Don’t Give Up on the Police Department Budget, San Diego

by on June 16, 2020 · 1 comment

in San Diego

By Doug Porter / Words&Deeds / June 11, 2020

Calls to take an axe to the San Diego Police Department’s funding for the coming year failed to move the City Council, which voted 8-1 on Monday, June 8 to approve a budget that included a $27 million increase for the cops.

There are, understandably, a lot of activists who are angry and/or dismayed by that vote. The deaths of George Floyd in Minneapolis and Breonna Taylor in Louisville at the hands of police have served to raise consciousness on the relationships between racism and law enforcement to a much higher plane.

I have no doubt that this is a turning point in history. And it’s about damn time.

Confederate President Trump is still banging out threatening tweets, and has decided to honor “race relations” in the United States by giving a speech written by the White House supremacist-in-chief. And candidate Trump has decided to resume his rallies in Oklahoma on the date celebrated as the end of legal slavery in a city where the largest independent black enclave of its era was destroyed by white rioters.

Instead of days of protests, we’re looking at weeks, even here in sunny San Diego. Local politicians and officials have scrambled to respond to unrelenting pressure for change. Choke holds are gone, a city citizens review board with teeth (provided the negotiations underway don’t sabotage it) is likely to be on the ballot come November, and today’s paper says the SDPD are working on a new de escalation policy.

Real change, however, is a long way from actually happening. Part of this can be attributed to the unwillingness of liberals to deviate from the rhetorical norms established by the GOP during their five out of six terms in control of the presidency coming out of the 1960s.

For those readers who are upset with/don’t understand the term Defund the Police, here’s a simplified explainer. (Via NBC)

After decades of fear mongering politics, the term Defund the Police causes way too many elected officials to flinch. What they (and we on the streets) need to recognize, as Joan Walsh says in the current issue of The Nation, is that the tension between liberalism and radicalism, between electeds and protesters can be productive.

  • I’ve come to realize part of the problem is that much of the liberal Democratic establishment came of age politically, as I did, in the shadow of the Reagan revolution, when Republicans came to dominate not only policy but language itself, especially around crime, welfare, and the role of government. After Republicans won the White House in five out of six elections, with a brief pause for Jimmy Carter, some Democrats worried that they’d never get it back. President Bill Clinton led us out of that wilderness, partly by making the many compromises with the dominant GOP worldview that progressives now loathe, or at least lament. But even Barack Obama, like me, graduated from college into cramped, fearful Reagan-era political activism. That partly accounted for his (justified) fear of a GOP backlash and (futile) determination to work with Republicans. Now, some of us cringe at every slogan that might potentially frighten off the elusive swing voter, from “Medicare for All” to “Abolish ICE” to, now, “Defund the police.”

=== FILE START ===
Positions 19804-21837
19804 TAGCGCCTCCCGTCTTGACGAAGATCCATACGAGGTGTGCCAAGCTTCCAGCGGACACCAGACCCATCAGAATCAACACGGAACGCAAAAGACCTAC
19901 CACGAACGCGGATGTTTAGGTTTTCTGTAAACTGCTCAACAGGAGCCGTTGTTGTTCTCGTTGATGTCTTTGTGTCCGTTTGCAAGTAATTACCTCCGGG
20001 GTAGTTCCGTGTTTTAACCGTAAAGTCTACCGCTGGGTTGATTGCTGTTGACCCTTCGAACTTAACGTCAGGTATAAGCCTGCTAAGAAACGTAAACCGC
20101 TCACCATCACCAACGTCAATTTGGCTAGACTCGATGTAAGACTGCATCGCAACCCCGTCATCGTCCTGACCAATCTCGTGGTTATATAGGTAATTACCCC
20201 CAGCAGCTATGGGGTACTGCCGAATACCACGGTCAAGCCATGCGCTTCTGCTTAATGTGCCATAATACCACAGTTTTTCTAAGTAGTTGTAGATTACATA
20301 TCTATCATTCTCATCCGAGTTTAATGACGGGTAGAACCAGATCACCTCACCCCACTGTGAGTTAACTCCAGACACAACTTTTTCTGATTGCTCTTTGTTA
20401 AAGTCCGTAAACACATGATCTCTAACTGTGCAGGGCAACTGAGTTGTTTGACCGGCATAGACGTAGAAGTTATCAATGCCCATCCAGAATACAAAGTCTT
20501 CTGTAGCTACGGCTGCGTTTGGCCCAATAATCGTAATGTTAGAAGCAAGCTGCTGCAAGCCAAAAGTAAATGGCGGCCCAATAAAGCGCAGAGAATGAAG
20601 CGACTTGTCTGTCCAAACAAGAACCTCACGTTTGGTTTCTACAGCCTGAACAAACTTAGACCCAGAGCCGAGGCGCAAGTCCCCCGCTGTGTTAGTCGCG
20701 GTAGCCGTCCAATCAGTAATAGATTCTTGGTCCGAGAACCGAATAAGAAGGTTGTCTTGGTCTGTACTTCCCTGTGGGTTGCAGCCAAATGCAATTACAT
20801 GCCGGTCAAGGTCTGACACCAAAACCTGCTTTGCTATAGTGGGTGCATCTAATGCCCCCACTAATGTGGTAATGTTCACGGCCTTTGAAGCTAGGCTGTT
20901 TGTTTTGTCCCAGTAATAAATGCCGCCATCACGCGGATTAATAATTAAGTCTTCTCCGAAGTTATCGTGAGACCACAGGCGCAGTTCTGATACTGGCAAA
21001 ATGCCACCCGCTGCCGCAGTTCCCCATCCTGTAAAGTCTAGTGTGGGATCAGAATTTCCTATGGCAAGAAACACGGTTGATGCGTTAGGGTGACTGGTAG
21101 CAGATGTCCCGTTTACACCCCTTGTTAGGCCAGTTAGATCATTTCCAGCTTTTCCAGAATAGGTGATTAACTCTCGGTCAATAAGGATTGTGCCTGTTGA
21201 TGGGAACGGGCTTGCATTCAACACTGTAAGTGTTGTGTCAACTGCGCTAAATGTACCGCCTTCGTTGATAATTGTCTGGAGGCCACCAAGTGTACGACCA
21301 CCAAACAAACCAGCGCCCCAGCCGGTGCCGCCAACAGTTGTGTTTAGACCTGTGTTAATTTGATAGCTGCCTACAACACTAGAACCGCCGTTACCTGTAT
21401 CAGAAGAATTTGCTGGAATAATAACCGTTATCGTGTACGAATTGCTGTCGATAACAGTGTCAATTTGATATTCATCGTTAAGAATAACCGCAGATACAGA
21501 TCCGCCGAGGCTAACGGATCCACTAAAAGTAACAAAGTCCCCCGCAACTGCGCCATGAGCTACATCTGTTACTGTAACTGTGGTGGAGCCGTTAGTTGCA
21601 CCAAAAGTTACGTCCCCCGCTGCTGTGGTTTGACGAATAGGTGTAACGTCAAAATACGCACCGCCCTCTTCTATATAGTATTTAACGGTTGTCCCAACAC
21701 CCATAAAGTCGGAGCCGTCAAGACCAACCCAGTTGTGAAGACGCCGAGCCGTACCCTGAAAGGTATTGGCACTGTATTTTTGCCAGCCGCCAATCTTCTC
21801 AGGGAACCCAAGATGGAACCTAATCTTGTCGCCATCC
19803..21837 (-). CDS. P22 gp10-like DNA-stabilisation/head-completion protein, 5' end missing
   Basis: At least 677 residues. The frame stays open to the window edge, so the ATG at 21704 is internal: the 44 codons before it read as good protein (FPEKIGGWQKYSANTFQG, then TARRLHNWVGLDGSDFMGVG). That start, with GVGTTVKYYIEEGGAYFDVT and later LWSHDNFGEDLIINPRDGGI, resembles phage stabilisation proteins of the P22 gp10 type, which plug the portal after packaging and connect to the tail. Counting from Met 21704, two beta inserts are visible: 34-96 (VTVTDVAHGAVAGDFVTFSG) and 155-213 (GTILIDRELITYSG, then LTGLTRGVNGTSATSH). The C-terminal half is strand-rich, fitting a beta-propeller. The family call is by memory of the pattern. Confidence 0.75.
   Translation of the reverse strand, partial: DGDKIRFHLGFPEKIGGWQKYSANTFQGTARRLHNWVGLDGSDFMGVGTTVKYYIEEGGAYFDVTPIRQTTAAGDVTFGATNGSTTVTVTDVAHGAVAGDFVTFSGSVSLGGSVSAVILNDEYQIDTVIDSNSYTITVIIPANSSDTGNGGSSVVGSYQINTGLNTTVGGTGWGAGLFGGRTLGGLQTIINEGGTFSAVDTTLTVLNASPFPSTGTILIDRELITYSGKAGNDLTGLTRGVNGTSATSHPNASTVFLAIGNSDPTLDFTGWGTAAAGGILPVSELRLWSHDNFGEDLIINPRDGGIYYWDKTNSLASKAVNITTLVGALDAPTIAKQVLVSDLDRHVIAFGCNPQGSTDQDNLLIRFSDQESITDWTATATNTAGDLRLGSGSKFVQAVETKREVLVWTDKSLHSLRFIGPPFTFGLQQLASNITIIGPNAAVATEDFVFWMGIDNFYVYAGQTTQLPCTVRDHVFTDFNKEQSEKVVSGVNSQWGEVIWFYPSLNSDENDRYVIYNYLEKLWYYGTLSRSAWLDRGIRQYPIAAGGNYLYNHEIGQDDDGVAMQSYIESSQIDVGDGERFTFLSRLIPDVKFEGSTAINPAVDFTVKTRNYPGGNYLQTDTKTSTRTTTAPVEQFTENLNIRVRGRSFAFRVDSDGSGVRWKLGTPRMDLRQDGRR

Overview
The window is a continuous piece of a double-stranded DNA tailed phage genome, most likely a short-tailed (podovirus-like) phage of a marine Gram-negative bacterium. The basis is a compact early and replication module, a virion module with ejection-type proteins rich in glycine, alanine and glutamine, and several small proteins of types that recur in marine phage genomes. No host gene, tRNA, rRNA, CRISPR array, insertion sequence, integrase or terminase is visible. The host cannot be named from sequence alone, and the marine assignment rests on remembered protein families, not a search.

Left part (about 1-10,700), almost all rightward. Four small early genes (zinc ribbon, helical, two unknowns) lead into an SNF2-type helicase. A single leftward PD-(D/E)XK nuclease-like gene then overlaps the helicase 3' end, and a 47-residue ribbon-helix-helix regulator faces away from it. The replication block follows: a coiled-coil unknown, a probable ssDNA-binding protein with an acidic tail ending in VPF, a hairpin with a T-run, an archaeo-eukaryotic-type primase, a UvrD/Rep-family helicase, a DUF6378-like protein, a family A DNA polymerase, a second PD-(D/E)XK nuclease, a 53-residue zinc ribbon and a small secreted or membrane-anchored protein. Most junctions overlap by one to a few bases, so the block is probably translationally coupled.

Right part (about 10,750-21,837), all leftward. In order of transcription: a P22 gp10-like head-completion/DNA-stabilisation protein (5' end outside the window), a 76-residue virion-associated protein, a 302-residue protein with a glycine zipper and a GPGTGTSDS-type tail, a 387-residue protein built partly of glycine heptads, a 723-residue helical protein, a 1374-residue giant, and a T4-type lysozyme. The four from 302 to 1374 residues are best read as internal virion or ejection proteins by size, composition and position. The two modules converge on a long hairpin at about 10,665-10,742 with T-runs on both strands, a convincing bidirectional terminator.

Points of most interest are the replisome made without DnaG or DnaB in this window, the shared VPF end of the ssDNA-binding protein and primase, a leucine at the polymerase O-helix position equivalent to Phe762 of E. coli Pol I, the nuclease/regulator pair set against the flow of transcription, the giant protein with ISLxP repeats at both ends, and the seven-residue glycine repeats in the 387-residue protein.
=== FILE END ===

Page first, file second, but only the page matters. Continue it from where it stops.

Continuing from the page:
• But remember when “Abolish ICE” was going to doom Democrats in 2018? And they took the House?

The New Deal reforms and much of the Civil Rights legislation came about as a result of this sort of back and forth between those on the streets and those in office. The squeaky wheel gets the grease, and the best path forward isn’t crying over what’s already done.

Another part of accomplishing real change involves understanding the way things, for better or worse, are. You can’t win at chess if you’re playing checkers. The system IS rigged, but smart activists can still accomplish a lot by understanding the nature of the beast.

And, yes, outside pressure, in the various forms of activism needs to be relentless, even when you’re navigating the system from within.

What disturbs me about the blowback in the wake of the City Council’s vote is the personalized “screw you” attitude being taken by some activists towards progressive allies, namely Council members Georgette Gomez and Monica Montgomery.